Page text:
Eventually, the piece was submitted to the gallery, although people were no longer able to use it for its original function. In using this story in her class, Rigsby encourages students to consider what exactly art means, and who gets to make the determination of its definition.

For Kazmier, his chair was meant to respond to Duchamp’s art. He was so enraged by the actions of the artist that he decided to enact a sort of controlled rebellion by turning in his essay as a creation, rather than as a plain old essay.

Rigsby has become the keeper of the story, which encapsulates a tale of intellectual radicalism and rebellion.  “He was outraged, and by proxy, outraged with me since I am the messenger,” Rigsby said.

Kazmier was outraged that Duchamp was able to submit a urinal and call it art, especially because Duchamp did not even craft the actual urinal, and was able to take full credit for it. Because of this infuriation, Kazmier decided to turn in a replication of the theorized idea of art.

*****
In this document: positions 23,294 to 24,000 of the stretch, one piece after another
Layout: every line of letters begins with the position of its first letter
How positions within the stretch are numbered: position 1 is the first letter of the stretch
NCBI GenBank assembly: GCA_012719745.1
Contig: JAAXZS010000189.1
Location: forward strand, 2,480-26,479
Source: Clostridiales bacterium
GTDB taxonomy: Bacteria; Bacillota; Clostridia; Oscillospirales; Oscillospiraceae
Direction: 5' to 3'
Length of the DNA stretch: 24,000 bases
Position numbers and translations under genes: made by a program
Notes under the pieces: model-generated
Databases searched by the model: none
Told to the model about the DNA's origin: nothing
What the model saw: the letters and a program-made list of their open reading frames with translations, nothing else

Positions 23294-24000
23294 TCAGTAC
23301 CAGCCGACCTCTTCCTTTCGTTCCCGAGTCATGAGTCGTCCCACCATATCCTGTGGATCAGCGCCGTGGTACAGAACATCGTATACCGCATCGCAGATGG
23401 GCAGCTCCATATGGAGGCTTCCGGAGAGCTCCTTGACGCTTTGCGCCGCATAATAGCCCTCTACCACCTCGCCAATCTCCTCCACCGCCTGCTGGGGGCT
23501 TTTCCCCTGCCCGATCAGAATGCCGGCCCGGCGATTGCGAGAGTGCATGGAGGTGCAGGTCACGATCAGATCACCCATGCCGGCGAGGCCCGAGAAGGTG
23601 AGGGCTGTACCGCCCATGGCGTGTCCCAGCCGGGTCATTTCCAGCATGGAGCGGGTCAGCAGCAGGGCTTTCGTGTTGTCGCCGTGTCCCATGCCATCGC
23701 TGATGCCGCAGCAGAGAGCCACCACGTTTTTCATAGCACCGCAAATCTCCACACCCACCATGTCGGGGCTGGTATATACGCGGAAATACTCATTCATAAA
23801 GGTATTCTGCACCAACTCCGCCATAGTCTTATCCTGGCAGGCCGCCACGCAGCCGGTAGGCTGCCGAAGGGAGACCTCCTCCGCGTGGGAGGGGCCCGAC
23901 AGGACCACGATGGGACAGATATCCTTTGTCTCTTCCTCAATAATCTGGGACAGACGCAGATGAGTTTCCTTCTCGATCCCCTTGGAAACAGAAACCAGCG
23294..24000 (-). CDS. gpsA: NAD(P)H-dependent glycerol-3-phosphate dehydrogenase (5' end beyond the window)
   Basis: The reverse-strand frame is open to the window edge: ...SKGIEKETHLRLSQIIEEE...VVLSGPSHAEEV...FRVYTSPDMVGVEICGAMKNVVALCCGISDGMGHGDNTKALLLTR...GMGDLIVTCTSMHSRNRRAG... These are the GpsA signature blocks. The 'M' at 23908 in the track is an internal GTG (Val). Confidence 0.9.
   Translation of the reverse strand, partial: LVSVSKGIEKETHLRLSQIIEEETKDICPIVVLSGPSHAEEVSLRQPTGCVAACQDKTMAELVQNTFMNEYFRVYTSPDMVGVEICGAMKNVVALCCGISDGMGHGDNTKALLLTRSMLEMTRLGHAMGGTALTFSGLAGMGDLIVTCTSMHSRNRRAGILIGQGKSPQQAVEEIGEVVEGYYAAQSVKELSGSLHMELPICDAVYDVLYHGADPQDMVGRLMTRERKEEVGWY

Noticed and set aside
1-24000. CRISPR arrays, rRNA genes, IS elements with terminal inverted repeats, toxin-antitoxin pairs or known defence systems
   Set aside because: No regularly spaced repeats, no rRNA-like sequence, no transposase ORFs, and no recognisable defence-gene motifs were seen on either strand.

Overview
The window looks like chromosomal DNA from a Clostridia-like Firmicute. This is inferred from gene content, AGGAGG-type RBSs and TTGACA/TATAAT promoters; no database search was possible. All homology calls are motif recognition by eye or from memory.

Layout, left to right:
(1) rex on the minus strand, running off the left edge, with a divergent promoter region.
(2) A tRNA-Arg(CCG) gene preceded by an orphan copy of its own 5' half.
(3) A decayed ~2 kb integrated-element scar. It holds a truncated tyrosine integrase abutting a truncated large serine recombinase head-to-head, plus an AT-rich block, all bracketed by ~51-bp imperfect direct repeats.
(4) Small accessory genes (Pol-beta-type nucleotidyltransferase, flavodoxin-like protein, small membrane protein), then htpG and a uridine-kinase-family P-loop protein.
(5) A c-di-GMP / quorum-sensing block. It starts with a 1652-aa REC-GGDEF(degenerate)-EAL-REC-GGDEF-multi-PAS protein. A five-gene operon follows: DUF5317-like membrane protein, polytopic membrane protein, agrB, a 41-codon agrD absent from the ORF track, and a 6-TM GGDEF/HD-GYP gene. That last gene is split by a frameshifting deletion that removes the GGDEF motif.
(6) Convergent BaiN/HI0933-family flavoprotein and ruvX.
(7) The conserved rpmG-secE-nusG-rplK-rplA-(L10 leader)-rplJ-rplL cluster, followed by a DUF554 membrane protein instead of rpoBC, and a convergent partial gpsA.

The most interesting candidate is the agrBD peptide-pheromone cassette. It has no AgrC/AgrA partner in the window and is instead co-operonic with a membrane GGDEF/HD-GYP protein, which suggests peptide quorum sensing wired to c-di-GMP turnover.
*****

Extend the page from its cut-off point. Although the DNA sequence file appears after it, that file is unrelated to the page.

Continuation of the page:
Rigsby speculates that Kazmier’s intentions were to have her prove what she taught over the course of the semester, particularly in regards to the issue of art classification.

If Kazmier were to turn in his final essay in fragments on an object such as a chair, and thus remove its functional intention, and replace that with the artistic interpretation of an essay, Rigsby would have to give him a passing grade, or otherwise be considered hypocritical.

“I’ve heard that his initial intention was to burn the chair in class, as a means of performance art, since it cannot be repeated, and shouldn’t be replicated. But I think his friends might have talked him out of it,” Rigsby said.

If you look closely at the chair, some of the paper slips are slightly singed along their edges. Kazmier earned an A-, not because of his rebellion, but because he followed Rigsby’s grading rubric for the assignment.

Rigsby accepted the submission and brought it back to her office. Bill Kemp, the chair of the English department at the time, walked by her office and noticed the unusual sight. Kemp asked her where and what is was for. Rigsby explained the circumstances surround the chair, and Mr. Kemp was so excited that he asked if the English department could have the chair.